News about suicide is heartbreaking for people who have no experience with depression, but if you have a mental illness or love someone who does, it can be incredibly triggering. So, what do you do if news about suicide is triggering for you or someone you love? It's always possible to turn off the television or log off Twitter, but the fact that this conversation will remain in the news cycle can spark feelings of hopelessness, or thoughts about suicide. If that is the case, it's critical to know that it is always OK to ask a friend or loved one for help, or to ask a friend or loved one if they need help — and doing so can make a crucial difference.
Melinda Paige, Ph.D., LPC, NCC, CPCS, an assistant professor in Clinical Mental Health Counseling at Argosy University, Atlanta, tells Bustle that it's common for media coverage to be difficult for people who have lost someone to suicide or experienced suicidal thoughts themselves. "It can bring back those feelings, the grief they're experiencing. It also seems to trigger anger for many people. To help with the anger, it's important to know that suicide is an act of desperation," she says. "It’s somebody in a great deal of pain psychologically who feels like they’re taking themselves out of a situation where there’s causing more pain."
Dr. Soroya Bacchus, M.D., tells Bustle that copycat suicides are a concern for professionals — although not for the reasons we may suspect. People aren't simply mimicking the behavior they see on the news, she says. Instead, coverage of suicide often reminds people of their own loneliness or depression. If you're thinking about suicide, she says, you should tell someone — whether it's a help line, a psychiatrist or a trusted loved one. Dr. Bacchus also emphasizes the importance of treatment and recovery. "Suicide and depression are treatable! People go around and this is normal. It is not the way people are supposed to be. It's treatable," she tells Bustle via email.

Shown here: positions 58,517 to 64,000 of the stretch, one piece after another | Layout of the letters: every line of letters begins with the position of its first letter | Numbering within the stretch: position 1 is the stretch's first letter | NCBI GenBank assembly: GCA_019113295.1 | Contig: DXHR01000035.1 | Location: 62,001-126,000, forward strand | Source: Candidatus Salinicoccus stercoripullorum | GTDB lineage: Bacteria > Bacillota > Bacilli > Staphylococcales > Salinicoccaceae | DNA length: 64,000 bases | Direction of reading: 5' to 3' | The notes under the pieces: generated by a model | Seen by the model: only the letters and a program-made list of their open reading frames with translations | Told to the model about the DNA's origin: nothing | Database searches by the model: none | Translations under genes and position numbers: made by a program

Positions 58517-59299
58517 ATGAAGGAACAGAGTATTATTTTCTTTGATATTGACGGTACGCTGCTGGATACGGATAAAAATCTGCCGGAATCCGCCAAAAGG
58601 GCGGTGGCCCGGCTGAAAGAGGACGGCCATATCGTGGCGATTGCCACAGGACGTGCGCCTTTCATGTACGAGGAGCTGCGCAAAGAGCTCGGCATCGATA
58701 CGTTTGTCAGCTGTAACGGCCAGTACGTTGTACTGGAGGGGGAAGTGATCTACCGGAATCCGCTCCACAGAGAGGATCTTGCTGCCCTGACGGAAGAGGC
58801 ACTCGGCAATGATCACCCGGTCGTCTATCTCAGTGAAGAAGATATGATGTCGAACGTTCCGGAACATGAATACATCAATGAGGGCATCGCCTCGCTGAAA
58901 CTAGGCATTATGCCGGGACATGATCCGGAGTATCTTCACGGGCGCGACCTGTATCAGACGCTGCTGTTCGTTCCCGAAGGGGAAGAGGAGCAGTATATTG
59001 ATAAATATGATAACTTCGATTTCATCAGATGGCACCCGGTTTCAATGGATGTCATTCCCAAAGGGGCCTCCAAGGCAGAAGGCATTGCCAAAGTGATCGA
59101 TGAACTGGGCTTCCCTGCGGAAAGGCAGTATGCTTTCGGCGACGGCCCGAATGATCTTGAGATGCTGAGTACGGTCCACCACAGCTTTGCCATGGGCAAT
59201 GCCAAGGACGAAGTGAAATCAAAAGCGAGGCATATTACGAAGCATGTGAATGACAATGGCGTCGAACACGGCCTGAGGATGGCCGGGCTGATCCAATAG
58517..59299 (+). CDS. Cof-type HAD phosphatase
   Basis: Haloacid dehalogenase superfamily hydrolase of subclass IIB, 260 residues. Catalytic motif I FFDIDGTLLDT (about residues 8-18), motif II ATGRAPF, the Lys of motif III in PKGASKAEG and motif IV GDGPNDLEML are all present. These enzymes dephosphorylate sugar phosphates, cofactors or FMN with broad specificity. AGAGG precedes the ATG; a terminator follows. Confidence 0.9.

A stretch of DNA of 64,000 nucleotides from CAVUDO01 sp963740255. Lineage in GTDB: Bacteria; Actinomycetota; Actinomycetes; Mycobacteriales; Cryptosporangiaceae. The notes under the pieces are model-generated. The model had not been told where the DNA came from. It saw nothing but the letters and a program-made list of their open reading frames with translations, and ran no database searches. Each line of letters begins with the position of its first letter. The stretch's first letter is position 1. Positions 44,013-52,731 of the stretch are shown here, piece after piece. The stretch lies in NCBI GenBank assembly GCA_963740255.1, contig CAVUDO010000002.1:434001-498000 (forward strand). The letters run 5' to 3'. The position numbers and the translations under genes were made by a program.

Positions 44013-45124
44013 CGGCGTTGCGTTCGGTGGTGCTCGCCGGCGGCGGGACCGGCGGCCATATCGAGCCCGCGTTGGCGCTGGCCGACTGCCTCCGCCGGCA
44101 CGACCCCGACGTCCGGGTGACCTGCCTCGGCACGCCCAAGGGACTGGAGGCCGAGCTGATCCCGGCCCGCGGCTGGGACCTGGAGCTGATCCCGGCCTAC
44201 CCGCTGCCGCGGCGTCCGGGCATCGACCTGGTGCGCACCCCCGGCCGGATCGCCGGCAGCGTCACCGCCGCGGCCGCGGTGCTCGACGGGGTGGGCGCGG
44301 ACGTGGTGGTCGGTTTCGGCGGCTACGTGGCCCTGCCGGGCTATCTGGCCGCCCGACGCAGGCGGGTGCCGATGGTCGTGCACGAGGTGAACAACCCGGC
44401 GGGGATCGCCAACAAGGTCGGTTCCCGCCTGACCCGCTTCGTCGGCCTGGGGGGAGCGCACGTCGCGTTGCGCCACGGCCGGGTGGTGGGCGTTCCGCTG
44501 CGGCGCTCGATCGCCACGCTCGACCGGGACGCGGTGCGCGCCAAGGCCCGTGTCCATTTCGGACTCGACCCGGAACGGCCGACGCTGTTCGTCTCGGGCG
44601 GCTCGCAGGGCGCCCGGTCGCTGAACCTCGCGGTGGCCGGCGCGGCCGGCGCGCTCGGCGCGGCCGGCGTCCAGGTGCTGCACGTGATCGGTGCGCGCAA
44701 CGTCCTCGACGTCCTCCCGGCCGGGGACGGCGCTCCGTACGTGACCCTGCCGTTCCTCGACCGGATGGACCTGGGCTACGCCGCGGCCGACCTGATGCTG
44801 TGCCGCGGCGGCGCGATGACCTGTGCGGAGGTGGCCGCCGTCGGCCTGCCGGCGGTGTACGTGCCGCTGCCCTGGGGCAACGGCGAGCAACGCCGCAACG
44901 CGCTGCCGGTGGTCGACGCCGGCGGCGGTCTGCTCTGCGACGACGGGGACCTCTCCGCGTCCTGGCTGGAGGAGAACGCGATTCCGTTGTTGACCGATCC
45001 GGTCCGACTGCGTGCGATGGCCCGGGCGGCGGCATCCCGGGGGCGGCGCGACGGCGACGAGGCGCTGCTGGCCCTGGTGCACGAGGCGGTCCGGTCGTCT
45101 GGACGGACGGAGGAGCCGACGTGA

If you're feeling upset, it's OK — more than OK — to log off. Paige says to take time off from work or other obligations if you need to. "Depression is a serious mental illness. If someone suffered from it and if there’s a trigger like the media, its important to pull out," she says. But on top of disengaging with media, being engaged through in-person connections is helpful. "Anything you can do to reach out and verbalize your suffering and be heard" is critical, she says. She suggests reaching out to friends, family, or loved ones, or through your faith community, or signing up for counseling, even if it's only for a few sessions. "Increased self-care," in her words, can also be incredibly helpful — "doing those things you find soothing and taking care of yourself."
It can be a relief to have someone acknowledge their suffering.
If you love someone who lives with depression, a news cycle centered on suicide can hit too close to home. But Paige says it's important to be there for the people you love, especially if you suspect they may be struggling. "What we do when someone tells us about our pain, we get uncomfortable. We talk about ourselves, we distance ourselves. Empathy means to be with," she says. "Though it’s natural to make it about something in your life, to say 'I understand' or 'I've experienced that pain,' it isn't the same as true empathy." Paige suggests using the phrase, "I'm just so glad you told me," as a means of showing your friend that they're seen.
Unless you're a mental health professional, you won't be able to fully counsel someone through a depressive episode — but you can help them get the support they need. "Typically people think if I ask, 'Are you OK'?, it can be triggering, but it's not," Paige says. "It's OK to ask, if this is a discussion that's come up before, 'Are you considering suicide or ending your life'?. That doesn’t cause someone to do it. It can be a relief to have someone acknowledge their suffering." It's also critical, if you think a loved one may need support, to reach out — social withdrawal is a major warning sign of suicidality, and someone who is struggling may not feel capable of reaching out for help.
It's OK to not have an answer, or a solution, to their pain. "I'm amazed at how people say, 'Maybe go to church' or 'Maybe there's something you did last week that's causing these feelings.' Just listen. Don't offer any advice, or minimize it. I see a lot of patients who come in and their loved ones are trying to trivialize it because they're uncomfortable," Dr. Bacchus says.
Mental illness isn't easy, and if you're feeling unwell because of a news cycle filled with discussion about suicide, you aren't alone.
If you or someone you know are experiencing suicidal thoughts, call 911, or call the National Suicide Prevention Hotline at 1-800-273-8255 or text HOME to the Crisis Text Line at 741741.
Melinda Paige, Ph.D., LPC, NCC, CPCS
Dr. Soroya Bacchus, M.D.